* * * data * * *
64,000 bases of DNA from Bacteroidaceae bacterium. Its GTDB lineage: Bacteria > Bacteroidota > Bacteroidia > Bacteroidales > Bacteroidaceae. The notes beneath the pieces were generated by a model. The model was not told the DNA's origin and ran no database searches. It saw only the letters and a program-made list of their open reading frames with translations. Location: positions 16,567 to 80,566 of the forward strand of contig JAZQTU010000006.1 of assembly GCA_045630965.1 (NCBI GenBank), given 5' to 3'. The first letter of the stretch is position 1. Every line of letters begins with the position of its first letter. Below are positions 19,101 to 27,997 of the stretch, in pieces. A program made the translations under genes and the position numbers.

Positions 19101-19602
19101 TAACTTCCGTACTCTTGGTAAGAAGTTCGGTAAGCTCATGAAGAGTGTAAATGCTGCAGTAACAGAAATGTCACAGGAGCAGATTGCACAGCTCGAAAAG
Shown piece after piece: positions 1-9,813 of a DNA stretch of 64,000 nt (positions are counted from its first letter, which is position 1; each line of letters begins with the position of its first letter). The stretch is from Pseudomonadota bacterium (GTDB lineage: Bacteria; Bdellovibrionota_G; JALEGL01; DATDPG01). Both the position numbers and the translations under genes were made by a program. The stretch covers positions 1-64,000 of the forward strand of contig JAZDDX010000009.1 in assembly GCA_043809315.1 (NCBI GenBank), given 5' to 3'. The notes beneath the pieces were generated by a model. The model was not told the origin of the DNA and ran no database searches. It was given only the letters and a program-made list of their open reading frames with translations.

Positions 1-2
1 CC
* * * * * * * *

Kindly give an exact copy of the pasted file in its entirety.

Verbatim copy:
64,000 bases of DNA from Bacteroidaceae bacterium. Its GTDB lineage: Bacteria > Bacteroidota > Bacteroidia > Bacteroidales > Bacteroidaceae. The notes beneath the pieces were generated by a model. The model was not told the DNA's origin and ran no database searches. It saw only the letters and a program-made list of their open reading frames with translations. Location: positions 16,567 to 80,566 of the forward strand of contig JAZQTU010000006.1 of assembly GCA_045630965.1 (NCBI GenBank), given 5' to 3'. The first letter of the stretch is position 1. Every line of letters begins with the position of its first letter. Below are positions 19,101 to 27,997 of the stretch, in pieces. A program made the translations under genes and the position numbers.

Positions 19101-19602
19101 TAACTTCCGTACTCTTGGTAAGAAGTTCGGTAAGCTCATGAAGAGTGTAAATGCTGCAGTAACAGAAATGTCACAGGAGCAGATTGCACAGCTCGAAAAG
Shown piece after piece: positions 1-9,813 of a DNA stretch of 64,000 nt (positions are counted from its first letter, which is position 1; each line of letters begins with the position of its first letter). The stretch is from Pseudomonadota bacterium (GTDB lineage: Bacteria; Bdellovibrionota_G; JALEGL01; DATDPG01). Both the position numbers and the translations under genes were made by a program. The stretch covers positions 1-64,000 of the forward strand of contig JAZDDX010000009.1 in assembly GCA_043809315.1 (NCBI GenBank), given 5' to 3'. The notes beneath the pieces were generated by a model. The model was not told the origin of the DNA and ran no database searches. It was given only the letters and a program-made list of their open reading frames with translations.

Positions 1-2
1 CC